Recently, in a small business set-aside, the Government Accountability Office (“GAO”) confirmed an agency’s finding that a protester’s quotation was nonresponsive because it was submitted in the name of the product, not the company’s name.  Innovative Quality Solutions, LLC, B-419009.2, Dec. 17, 2020.  Explanations by the offeror were of no avail, because the offeror was clear.

Two offerors submitted quotes on a Department of Transportation solicitation for railcar movers, which was set-aside for small business. The solicitation required all contractors to be registered in the System for Award Management (“SM”) to receive award. Innovative submitted its quotation using the name of its product of railway cars, “Boss Railcar Movers (“BOSS”).  The cover page of the quotation has a “Boss Railcar Movers” logo and the cover letter listed the same name in the letterhead, and stated that the quote was submitted on behalf of Boss Railcar Movers.  The quote was signed by the executive vice president and general manager of Boss Railcar Movers.

In evaluating the two quotes received, the BOSS quote did not include a DUNS number, but a member of the technical evaluation team had obtained a DUNS number for BOSS in his market research.  However, upon looking up that number, the SAM showed the DUNS number was for Innovative, not Boss. The contracting officer attempted to clarify the legal and business relationship between Innovative and Boss, however the company merely stated that Innovative would be the company delivering the railcar movers, and there was no company named “Boss Railcar Movers.”   Soon thereafter, the agency emailed Innovative stating that the BOSS quotation was nonresponsive—BOSS was not a small business (for this set-aside), and BOSS was not registered in SAM.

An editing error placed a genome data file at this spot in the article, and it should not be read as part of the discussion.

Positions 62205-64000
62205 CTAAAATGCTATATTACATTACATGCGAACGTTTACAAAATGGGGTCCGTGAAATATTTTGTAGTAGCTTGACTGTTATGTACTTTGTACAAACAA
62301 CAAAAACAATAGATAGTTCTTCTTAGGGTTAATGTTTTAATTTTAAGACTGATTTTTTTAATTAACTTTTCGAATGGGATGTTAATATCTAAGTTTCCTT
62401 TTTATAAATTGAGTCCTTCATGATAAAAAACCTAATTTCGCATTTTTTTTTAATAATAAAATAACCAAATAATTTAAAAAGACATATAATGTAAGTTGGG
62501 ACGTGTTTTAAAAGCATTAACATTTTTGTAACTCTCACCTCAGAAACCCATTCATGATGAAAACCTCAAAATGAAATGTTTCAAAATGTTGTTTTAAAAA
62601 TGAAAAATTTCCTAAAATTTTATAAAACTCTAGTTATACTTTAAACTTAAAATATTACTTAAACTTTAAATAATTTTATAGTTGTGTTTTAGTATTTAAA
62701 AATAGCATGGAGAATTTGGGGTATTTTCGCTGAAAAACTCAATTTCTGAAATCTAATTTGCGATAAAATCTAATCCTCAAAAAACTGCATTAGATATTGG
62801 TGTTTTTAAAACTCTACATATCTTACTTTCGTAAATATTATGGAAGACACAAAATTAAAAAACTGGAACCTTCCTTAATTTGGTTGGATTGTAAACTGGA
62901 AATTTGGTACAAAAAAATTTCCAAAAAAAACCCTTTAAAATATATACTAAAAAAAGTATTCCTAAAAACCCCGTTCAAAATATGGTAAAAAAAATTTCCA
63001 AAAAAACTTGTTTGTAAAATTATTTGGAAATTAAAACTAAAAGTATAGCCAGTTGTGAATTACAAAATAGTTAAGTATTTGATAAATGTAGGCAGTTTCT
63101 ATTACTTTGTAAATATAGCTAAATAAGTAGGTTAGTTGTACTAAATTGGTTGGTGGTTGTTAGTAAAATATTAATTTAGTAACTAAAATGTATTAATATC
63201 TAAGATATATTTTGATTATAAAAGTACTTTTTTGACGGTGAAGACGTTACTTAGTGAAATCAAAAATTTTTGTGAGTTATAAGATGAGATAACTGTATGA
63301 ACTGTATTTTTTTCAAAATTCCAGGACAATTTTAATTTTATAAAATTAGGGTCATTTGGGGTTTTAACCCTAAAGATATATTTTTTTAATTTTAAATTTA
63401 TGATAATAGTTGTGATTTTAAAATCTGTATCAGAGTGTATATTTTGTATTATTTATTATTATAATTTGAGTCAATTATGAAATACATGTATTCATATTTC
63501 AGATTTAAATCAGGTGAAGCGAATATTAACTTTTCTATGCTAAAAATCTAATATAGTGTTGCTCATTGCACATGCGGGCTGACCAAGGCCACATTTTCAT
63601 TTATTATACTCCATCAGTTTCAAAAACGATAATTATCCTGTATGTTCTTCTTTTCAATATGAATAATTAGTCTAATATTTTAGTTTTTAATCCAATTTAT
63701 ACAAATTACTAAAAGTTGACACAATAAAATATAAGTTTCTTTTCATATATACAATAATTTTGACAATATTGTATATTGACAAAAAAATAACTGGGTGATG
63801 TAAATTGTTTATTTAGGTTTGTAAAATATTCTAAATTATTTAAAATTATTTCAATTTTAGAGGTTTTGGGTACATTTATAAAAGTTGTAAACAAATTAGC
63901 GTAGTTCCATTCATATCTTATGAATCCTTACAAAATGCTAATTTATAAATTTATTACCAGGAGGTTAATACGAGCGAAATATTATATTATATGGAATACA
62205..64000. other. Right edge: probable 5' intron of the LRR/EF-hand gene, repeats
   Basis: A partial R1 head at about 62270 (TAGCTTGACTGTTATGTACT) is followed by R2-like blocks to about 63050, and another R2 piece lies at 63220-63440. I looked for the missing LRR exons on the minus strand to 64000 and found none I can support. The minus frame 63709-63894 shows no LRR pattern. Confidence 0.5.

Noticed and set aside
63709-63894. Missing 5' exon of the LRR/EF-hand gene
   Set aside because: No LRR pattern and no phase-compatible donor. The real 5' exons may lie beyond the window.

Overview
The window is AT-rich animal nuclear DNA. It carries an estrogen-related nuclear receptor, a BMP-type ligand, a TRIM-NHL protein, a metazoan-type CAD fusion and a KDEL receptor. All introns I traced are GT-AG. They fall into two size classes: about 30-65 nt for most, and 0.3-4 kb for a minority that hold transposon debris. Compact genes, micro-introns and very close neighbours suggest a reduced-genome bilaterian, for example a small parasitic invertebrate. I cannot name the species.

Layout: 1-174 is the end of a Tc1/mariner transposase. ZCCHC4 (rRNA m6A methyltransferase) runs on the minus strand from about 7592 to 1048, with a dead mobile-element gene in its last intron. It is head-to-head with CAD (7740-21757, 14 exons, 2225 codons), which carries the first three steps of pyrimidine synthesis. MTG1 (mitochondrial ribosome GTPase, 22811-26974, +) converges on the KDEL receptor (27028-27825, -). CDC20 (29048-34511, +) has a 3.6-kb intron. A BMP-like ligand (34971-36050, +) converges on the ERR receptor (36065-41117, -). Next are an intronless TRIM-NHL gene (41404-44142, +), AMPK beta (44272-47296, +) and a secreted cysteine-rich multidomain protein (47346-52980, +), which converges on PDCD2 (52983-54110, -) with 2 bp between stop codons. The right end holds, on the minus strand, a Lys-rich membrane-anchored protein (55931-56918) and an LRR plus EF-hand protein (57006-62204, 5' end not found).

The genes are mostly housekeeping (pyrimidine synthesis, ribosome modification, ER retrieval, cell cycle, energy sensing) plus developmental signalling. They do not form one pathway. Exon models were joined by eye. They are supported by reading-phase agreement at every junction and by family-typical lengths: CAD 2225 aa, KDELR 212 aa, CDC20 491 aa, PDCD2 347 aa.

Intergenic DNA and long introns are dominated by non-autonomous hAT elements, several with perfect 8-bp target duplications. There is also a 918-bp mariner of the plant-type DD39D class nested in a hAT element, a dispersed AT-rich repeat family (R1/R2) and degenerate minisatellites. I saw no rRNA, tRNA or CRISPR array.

After making award to another Company, Shuttlewagon, Inc., (the only other offeror) the agency was informed that that company was not a small business.  The agency took corrective active, terminated the award to Shuttlewagon and stated that it was contemplating pursuing an unrestricted competition for the railcar movers. When Innovative protested the corrective action, GAO noted that a vendor must provide, within the four corners of its quotation, the information needed to properly evaluate the quotation.  Further, the identity of a quoting entity must be clear and certain since ambiguity as to the quoter’s identity could result in there being no party that is bound to perform the obligations of the contractor.  The entity that receives award should be the entity that submitted the initial quotation.

The GAO held that the quote was submitted in the wrong name (i.e. the name of the product), and the clarifications made by BOSS were not mere “clarifications” of a minor issue, but would result in changing the identity of the company that submitted the quote.  This was not permissible, and GAO denied Innovative’s protest.

Takeaway.  Always be certain that the company’s name in SAM, as well as its DUNS number, are properly stated in your offer or quote.  Leave no doubt as to the name or identity of the company that will be responsible if you receive award.

For other helpful suggestions on government contracting, visit:

Richard D. Lieberman’s FAR Consulting & Training at, and Mistakes in Government Contracting at

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